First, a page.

He also said, ‘Our life and our death is with our neighbor. If we gain our brother, we have gained God, but if we scandalize our brother, we have sinned against Christ.’
[Abba Anthony the Great, the Father of Monks, Apophthegmata Patrum]
[Today is the feast day of the Holy Abba Anthony, the first Christian monk.
“We have not lived your life, nor practised your ways, so remember us in your prayers, Peniot Abba Antonious”]
The brethren came to the Abba Anthony and said to him, “Speak a word; how are we to be saved?” The old man said to them, “You have heard the Scriptures. That should teach you how.” But they said, “We want to hear from you too, Father.” Then the old man said to them, “The Gospel says, ‘if anyone strikes you on one cheek, turn to him the other also.'” (Matt. 5.39) They said, “We cannot do that.” The old man said, “If you cannot offer the other cheek, at least allow one cheek to be struck.” “We cannot do that either,” they said. So he said, “If you are not able to do that, do not return evil for evil,” and they said, “We cannot do that either.” Then the old man said to his disciples, “Prepare a little brew of corn for these invalids. If you cannot do this, or that, what can I do for you? What you need is prayers.”
[Abba Anthony the Father of Monks, Apophthegmata Patrum]
The blessings of the contemplative life do not burst in on our lives like a flash of lightning. They do not arrest our attention the moment we open our eyes to look for them. Rather, they permeate our lives imperceptibly. They are like the light of the rising sun. The first faint light of dawn penetrates the veil of darkness – slowly but surely. Although it is difficult to trace the inception of this light, it spreads until it pervades everything. It dispels the darkness before the sun rises into view.
In order to attain a fruitful life of prayer, we should not expect blessings to fall upon us suddenly. Rather, we should make our way through with slow but sure steps. We need a long, disciplines struggle. We need patience and constraint. It is enough to make progress however slow that progress may seem, or however pitch-black the world around us and around our faith may appear. Mere progress in the life of prayer and intimacy with God is a sure sign that we will reach our goal. It is proof positive that the light must appear, however long it may be hidden from us. Once it appears, the fruit of our laborious struggle and our faith and patience will materialise. When we constraint ourselves in our struggle, when we expend our sweat and tears, when we contend with our doubts and whispers – walking on in spite of the darkness that shrouds everything in us, our own eyes may not see in ourselves anything but weakness. The eyes of God, however, see precious and valuable signs of growth: “Blessed are those who have not seen and yet believe” (Jn 20:29); “For God is not so unjust as to overlook your work and the love which you showed for His sake.” (Heb 6:10)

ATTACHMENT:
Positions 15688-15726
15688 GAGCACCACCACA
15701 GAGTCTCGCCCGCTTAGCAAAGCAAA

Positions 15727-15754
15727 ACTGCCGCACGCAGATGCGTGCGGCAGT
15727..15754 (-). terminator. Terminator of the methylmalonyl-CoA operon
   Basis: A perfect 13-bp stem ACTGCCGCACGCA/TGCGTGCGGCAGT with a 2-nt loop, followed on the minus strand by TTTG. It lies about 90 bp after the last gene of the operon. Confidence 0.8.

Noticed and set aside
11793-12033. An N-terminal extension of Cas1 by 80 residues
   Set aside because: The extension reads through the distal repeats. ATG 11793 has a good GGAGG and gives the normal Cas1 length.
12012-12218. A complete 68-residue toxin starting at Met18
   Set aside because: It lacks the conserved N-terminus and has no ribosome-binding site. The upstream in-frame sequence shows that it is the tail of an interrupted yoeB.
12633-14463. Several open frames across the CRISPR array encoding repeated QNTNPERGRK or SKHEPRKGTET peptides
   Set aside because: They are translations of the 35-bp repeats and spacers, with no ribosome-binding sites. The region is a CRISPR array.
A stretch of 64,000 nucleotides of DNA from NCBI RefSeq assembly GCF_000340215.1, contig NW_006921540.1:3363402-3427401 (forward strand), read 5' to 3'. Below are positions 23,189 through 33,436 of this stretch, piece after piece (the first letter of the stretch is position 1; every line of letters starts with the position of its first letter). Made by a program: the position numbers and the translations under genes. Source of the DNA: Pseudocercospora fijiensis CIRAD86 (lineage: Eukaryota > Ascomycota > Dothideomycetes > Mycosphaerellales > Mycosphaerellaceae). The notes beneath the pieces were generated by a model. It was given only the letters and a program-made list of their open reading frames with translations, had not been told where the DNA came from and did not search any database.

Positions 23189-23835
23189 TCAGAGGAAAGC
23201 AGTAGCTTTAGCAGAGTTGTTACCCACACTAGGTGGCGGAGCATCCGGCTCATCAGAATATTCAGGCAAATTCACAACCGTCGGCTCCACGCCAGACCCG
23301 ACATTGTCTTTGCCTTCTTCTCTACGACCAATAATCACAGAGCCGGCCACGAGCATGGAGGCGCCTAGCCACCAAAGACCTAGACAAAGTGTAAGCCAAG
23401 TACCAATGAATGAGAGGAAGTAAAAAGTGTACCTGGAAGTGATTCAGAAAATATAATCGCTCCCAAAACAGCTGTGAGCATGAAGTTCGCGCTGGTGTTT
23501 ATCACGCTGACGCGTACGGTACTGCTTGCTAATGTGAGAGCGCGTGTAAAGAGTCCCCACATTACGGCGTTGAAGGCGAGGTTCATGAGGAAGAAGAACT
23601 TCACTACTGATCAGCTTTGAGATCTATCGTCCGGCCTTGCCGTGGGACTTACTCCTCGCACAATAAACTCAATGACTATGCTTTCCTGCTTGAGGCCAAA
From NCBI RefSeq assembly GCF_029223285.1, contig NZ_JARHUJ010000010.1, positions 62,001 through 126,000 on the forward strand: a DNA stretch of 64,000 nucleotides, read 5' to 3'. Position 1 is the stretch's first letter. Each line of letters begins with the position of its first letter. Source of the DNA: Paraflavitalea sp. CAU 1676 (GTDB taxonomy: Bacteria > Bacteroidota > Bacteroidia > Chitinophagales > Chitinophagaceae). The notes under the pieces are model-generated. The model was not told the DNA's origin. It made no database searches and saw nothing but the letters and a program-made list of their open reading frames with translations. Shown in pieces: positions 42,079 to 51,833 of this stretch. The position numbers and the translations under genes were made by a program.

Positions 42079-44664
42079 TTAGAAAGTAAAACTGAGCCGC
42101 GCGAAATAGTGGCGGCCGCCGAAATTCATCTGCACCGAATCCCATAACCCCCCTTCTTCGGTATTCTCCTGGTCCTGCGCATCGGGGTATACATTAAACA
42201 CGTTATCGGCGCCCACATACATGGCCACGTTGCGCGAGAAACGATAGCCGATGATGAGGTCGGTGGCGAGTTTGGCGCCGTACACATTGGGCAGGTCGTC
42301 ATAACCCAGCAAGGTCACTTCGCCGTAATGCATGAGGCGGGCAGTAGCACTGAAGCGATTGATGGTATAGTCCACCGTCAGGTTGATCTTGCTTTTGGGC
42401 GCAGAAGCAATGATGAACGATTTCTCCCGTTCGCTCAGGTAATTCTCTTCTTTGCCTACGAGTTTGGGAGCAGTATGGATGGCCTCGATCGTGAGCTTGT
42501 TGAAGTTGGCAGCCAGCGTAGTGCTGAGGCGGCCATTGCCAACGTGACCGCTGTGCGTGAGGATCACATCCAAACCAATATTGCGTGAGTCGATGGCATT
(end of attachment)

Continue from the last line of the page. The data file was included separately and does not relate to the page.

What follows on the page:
[Fr. Matta El-Meskeen, Orthodox Prayer Life]
There are three virtues which bestow light on the intellect at all times: knowing no evil against anyone, doing good to those who wrong you, and enduring calmly the things which come your way.
These three virtues give rise to another three which are still greater: knowing no evil against anyone gives rise to love, doing good to those who wrong you produces peace, and enduring calmly the things which come your way brings meekness.
There are four virtues which purify the soul: silence, keeping the commandments, <spiritual> constraint and humility.
The intellect always needs the following four virtues: praying to God by constantly prostrating oneself before him, surrendering before God, being unconcerned with everyone in order not to judge, and being deaf to the passions which speak to it.
Four virtues fortify the soul, allowing it to breathe from the disturbance of the enemy: mercy, freedom from anger, long-suffering, and shaking off every seed coming from sin. Resisting forgetfulness protects all of these.
There are four virtues which, after God Himself, assist the beginner: constant study, resoluteness, vigil and disregard for oneself.
[Abba Isaiah of Scetis, Ascetical Discourses, Discourse 7]
A certain brother committed an offence in Scete, the camp of the monks, and when a congregation was assembled on this matter, they sent after Abba Moses, but he refused to come; then they sent the priest of the church to him, saying, “Come, for all the people are expecting you,” and he rose up and came.
He took a basket with a hole in it and filled it with sand, and carried it upon his shoulders, and those who went out to meet him said unto him, “What does this mean, O father?” And he said to them, “The sands are my sins which are running down behind me and I cannot see them, and, even, have come to this day to judge shortcomings which are not mine.” And when they heard this they set free that brother and said nothing further to him.
They used to say of Abba Aghathon that on hearing of his great discretion, some people went to him. Wanting to test him [to see] whether he would become angry they said to him, “Are you Aghathon? We hear that you are given to porneia and arrogant,” but he said, “Yes, that is so.”
They also said to him, “Are you Aghathon, the tattler and slanderer?” and he said, “I am.” Then again they said to him, “Are you Aghathon the heretic?” and he replied, “I am not a heretic,” and they begged him saying, “Tell us why you accepted when we said so many things about you, but you did not tolerate this description?”
He said to them, “I charge myself with the first [faults] because it is good for my soul; but to hear [oneself] called heretic – that is separation from God, and I do not wish to be separated from my God.” On hearing this they were amazed at his discretion, and went their way enlightened.